Posts tagged “Slavery

Sermo Dei: Invocabit 2017

Posted on March 6th, 2017

What would you do if you could do anything? The great basketball coach John Wooden said, “The true test of a man’s character is what he does when no one is watching.” It’s those moments when no one is watching when our true self emerges. When you can do what you choose, what do you do? And if you could choose anything, what would it be? Among the most common myths is that you can achieve freedom by having more resources and less responsibility. If you had more money and less work, then you’d be free. If you had more time and fewer people making demands, then you’d be free. It’s a lie. Freedom is not found in time or money. And slavery is…

Sermo Dei: Septuagesima 2017

Posted on February 20th, 2017

February 12, 2017 • Matthew 20:1-16 • Immanuel Evangelical-Lutheran Church, Alexandria, Virginia On Bourbon Street in New Orleans, a sign advertises a so-called gentlemen’s club. It’s not for gentlemen. This particular den of iniquity is called “Temptations.” The gaudy neon sign displays an apple. The devil himself is mocking the people there: “I don’t even have to try with you, because either you humans don’t know your own story, or you’ve relegated it to myth. You are easy prey.” But the audacious display of hedonism is not the only shingle the devil hangs out. In more refined places, his signs are lit with a softer glow, the lettering elegant, the product respectable. He has written “Temptations” with invisible ink. And you buy what he’s…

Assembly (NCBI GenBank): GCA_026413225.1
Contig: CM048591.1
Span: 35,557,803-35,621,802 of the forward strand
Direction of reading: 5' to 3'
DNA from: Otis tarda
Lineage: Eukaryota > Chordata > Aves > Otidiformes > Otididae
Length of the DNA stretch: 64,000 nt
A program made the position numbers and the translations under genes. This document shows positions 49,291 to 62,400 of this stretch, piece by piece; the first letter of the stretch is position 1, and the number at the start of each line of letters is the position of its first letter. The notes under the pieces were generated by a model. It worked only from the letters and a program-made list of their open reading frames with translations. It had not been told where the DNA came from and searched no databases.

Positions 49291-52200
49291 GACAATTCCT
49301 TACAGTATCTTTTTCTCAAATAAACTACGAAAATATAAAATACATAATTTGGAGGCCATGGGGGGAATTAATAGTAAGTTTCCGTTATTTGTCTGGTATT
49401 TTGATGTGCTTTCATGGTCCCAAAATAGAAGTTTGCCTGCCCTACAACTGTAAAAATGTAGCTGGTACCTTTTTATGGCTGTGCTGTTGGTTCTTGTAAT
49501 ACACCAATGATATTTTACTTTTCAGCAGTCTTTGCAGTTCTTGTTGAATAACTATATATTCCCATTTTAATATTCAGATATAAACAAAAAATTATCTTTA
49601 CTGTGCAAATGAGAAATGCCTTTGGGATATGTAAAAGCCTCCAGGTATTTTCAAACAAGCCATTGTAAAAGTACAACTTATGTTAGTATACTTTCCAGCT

Sermo Dei: Oculi 2016

Posted on March 7th, 2016

On June 16, 1858, the Republican State Convention met in Springfield, IL, and chose Abraham Lincoln as their candidate for senate. Lincoln’s speech that night is said to have cost him the election, but eventually propel him to the presidency. Outlining the Republican position that slavery must be ended, Lincoln turned to the Scripture passage read as part of today’s Gospel (Lent III [Oculi], Luke 11:14-28) and used the same analogy concerning a country divided by slavery: “A house divided against itself cannot stand.” I believe this government cannot endure, permanently half slave and half free. I do not expect the Union to be dissolved — I do not expect the house to fall — but I do expect it will cease to be divided.  It will become all one thing or all the other.  Either the opponents of…

Sermo Dei: St. Titus

Posted on February 6th, 2014

Who is a human being? In America’s terrible history of slavery, some people were judged as less than human, and not accorded the basic dignity and rights that belong by nature to every member of our species, homo sapiens, man made in God’s image. Who is a human being? In Germany’s terrible history of the holocaust, some people were judged as less than human, and not accorded the basic dignity and rights that belong by nature to every member of our species, homo sapiens, man made in God’s image. Who is a human being? In modern America’s obsession with sexual excess, some children who naturally result from these unions are judged as less than human, and not accorded the basic dignity and rights that…

Sermo Dei: Trinity 13 [2 Chr. 28:8-15]

Posted on September 2nd, 2013